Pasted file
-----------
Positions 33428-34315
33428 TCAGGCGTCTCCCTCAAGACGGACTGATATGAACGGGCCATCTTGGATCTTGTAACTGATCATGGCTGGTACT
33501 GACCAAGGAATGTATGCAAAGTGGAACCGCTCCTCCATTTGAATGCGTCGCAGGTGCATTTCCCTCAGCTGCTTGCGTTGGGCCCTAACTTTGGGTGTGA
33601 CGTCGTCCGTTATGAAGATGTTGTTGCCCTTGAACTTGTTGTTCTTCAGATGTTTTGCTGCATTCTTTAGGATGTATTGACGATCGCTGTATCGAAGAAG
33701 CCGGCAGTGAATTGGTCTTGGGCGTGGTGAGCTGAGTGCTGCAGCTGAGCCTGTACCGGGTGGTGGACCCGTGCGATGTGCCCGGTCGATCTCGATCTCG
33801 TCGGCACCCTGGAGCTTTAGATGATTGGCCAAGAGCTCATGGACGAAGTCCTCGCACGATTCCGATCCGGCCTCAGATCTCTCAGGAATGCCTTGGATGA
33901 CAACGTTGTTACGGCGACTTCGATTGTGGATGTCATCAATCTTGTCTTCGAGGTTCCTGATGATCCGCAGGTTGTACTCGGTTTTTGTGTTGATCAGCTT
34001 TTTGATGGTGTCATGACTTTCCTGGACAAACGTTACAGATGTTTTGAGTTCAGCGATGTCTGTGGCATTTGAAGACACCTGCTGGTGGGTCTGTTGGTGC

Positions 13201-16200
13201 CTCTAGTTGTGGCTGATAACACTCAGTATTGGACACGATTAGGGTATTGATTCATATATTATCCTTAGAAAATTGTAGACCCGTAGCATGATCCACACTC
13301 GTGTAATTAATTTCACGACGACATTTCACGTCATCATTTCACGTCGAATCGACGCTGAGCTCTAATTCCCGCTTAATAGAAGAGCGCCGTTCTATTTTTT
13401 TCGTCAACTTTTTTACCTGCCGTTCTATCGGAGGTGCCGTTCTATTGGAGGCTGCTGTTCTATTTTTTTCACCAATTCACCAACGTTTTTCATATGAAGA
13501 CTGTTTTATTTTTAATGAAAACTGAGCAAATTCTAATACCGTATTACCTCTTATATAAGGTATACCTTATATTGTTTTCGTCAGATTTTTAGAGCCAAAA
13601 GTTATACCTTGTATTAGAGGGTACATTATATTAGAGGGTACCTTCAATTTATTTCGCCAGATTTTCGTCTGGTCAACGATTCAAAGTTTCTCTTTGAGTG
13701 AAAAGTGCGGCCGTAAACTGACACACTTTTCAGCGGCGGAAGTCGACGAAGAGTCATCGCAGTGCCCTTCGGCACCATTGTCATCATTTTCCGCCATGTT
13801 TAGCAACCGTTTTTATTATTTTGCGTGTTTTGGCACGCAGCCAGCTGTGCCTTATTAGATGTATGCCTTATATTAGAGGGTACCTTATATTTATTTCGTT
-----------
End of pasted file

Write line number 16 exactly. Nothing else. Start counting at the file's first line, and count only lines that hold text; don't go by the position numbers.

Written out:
13801 TAGCAACCGTTTTTATTATTTTGCGTGTTTTGGCACGCAGCCAGCTGTGCCTTATTAGATGTATGCCTTATATTAGAGGGTACCTTATATTTATTTCGTT